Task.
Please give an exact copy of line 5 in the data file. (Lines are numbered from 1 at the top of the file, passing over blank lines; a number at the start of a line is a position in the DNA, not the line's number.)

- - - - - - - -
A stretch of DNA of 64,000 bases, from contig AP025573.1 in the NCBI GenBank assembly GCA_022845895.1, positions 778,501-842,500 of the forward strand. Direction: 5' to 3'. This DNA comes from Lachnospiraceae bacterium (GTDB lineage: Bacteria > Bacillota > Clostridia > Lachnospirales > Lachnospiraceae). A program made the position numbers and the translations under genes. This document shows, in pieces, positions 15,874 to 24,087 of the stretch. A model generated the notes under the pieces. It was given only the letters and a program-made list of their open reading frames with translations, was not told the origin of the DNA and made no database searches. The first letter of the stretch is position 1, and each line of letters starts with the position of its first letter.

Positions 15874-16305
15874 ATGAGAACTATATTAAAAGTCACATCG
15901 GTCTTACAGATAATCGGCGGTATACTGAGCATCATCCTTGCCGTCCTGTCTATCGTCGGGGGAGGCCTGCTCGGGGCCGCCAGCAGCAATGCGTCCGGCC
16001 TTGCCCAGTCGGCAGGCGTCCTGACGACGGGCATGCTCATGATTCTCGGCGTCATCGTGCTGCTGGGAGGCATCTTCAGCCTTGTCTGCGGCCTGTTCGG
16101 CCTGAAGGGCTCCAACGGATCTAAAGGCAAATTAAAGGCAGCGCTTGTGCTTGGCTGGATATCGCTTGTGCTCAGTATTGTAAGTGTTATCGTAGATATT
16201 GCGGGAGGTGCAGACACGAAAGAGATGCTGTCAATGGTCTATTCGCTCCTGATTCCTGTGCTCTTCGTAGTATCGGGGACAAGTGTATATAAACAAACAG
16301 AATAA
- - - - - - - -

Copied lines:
16001 TTGCCCAGTCGGCAGGCGTCCTGACGACGGGCATGCTCATGATTCTCGGCGTCATCGTGCTGCTGGGAGGCATCTTCAGCCTTGTCTGCGGCCTGTTCGG